Luther explained it like this. (ELW page 1160) I believe that I cannot by my own understanding or strength believe in Jesus Christ my Lord, or come to Him; but the Holy Spirit has called me by the Gospel, enlightened me with His gifts, made me holy and kept me in the true faith;
So it’s pretty much the case that left to ourselves we are not capable of having faith or belief in Christ. All of what we call faith and belief comes from the power of the Holy Spirit. Jesus tells them they will be baptized with the Holy Spirit and so it is that we are filled with the Holy Spirit in our baptism. Everything else in our faith life flows from there.
Did you catch the phrasing of Jesus speaking to his followers? He gave instructions to them THROUGH the Holy Spirit. Not by a memo, not by snapchat or instragram, not by standing up in front of them and making grand pronouncements but what he was telling them came through the Holy Spirit.
Okay, so the Holy Spirit is the HOW of pretty much everything in our faith life. It a gift from God and is the power that fills us and gives us our faith. Fair enough, what about the what? Jesus has an idea for that as well. His followers are supposed to be his witnesses going to the ends of the earth. That’s pretty simple and straightforward? Right?
That’s his challenge to each of us. Go to the ends of the earth and be the witnesses of the love and forgiveness of Jesus Christ to each and every person we meet. It’s not complicated is it?
Though we tend to make it so, don’t we? I think we’ve been conditioned in part to make our witnessing some sort of big tent revival program that is splashy and attention getting. If you’re going to have a witness thing going on you need a marketing budget and banners and ad time and all that.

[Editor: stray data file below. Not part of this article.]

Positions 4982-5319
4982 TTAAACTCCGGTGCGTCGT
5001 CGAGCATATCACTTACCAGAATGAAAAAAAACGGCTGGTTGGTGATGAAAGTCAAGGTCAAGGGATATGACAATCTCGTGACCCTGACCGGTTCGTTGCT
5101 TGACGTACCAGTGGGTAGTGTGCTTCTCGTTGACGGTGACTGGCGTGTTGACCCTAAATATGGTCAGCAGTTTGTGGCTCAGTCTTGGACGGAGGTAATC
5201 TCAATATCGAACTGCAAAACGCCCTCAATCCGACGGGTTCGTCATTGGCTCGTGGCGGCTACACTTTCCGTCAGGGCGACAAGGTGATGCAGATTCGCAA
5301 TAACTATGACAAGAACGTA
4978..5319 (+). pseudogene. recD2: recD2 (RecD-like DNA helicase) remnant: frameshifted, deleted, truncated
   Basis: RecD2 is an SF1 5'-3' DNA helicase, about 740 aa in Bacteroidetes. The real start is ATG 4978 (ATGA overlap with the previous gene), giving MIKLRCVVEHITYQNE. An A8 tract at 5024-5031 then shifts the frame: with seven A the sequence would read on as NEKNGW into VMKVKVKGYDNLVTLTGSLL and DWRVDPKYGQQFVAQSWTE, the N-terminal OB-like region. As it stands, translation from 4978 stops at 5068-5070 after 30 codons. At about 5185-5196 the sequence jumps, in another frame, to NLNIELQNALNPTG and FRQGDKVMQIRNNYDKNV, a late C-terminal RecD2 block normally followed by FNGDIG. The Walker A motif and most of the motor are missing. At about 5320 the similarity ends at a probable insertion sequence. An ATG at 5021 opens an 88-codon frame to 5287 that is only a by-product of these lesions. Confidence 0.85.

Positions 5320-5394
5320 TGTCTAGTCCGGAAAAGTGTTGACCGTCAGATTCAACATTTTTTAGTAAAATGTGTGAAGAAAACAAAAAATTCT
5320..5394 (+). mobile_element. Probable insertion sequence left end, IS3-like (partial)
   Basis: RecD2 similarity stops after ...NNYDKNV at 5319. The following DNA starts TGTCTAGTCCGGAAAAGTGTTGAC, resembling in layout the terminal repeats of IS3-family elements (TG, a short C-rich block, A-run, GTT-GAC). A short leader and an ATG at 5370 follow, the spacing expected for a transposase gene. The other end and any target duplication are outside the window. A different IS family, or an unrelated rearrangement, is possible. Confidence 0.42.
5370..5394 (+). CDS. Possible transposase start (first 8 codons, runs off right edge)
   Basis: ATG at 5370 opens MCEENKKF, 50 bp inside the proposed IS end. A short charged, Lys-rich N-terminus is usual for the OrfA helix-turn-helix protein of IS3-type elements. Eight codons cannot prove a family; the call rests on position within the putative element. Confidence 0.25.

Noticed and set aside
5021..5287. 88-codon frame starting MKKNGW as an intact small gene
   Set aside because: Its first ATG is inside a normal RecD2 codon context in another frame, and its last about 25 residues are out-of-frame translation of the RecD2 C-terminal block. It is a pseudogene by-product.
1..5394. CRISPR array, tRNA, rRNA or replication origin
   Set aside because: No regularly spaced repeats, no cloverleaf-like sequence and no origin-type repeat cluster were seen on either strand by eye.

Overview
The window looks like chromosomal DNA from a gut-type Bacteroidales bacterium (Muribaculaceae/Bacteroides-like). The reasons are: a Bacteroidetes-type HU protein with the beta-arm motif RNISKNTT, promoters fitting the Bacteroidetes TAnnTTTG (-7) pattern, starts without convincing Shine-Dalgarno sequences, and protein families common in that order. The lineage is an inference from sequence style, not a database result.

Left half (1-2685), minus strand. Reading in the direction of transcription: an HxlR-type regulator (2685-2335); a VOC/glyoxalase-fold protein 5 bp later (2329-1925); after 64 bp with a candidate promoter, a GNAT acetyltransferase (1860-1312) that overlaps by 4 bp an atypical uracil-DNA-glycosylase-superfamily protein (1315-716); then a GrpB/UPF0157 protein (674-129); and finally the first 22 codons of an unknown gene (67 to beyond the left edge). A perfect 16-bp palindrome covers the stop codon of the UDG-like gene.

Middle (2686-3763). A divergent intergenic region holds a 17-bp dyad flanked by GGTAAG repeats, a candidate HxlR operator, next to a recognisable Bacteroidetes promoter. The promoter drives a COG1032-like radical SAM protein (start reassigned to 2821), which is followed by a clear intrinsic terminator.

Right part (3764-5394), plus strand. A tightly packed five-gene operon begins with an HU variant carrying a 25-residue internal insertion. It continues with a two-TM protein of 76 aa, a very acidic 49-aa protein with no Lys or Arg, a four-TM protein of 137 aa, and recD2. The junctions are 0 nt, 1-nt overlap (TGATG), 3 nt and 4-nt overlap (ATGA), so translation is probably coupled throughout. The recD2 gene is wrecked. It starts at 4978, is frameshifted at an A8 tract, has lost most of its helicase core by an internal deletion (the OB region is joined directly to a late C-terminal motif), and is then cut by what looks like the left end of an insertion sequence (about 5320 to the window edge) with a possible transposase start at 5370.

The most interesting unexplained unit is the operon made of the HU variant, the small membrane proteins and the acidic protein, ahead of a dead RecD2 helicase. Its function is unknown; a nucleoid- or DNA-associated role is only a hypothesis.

The truth is that our witness is much more powerful in the everyday aspects of our lives. Christ’s love is brought to life in the way we spend time mentoring young people. Christ’s love is brought to life in the way we maintain ball fields in the summer. Christ’s love is brought to life even when we are giving thirsty marathoners something to drink.
And we’re real good at doing those things. The hardest part is the part we’re most familiar with and that is letting people know the why of what we’re doing. The hardest part is letting people know that we’re doing it because of Jesus Christ. We want banners and T-shirts to let people know about our faith. We want Facebook memes and Twitter retweets to let people know about our faith. The reality is we just need to tell them when they ask us why we do the things we do. It’s a similar problem to the one we talked about a couple weeks back. We’re not very good at taking a compliment and we’re not very good about telling people about our faith when they ask why we do the things that we do. If someone asks us about why we do the things we do we tend to shuffle our feet and mumble something incoherent.
It’s something to be aware of and something to pray about. Here’s a thought. Being prepared is usually a good idea so spend some time in the next week thinking about your elevator response if someone asks you why it is you serve your community. You know, that one minute answer you give if someone asks you a question in an elevator.
Christ calls us through the Holy Spirit to be his witness. To him be the glory.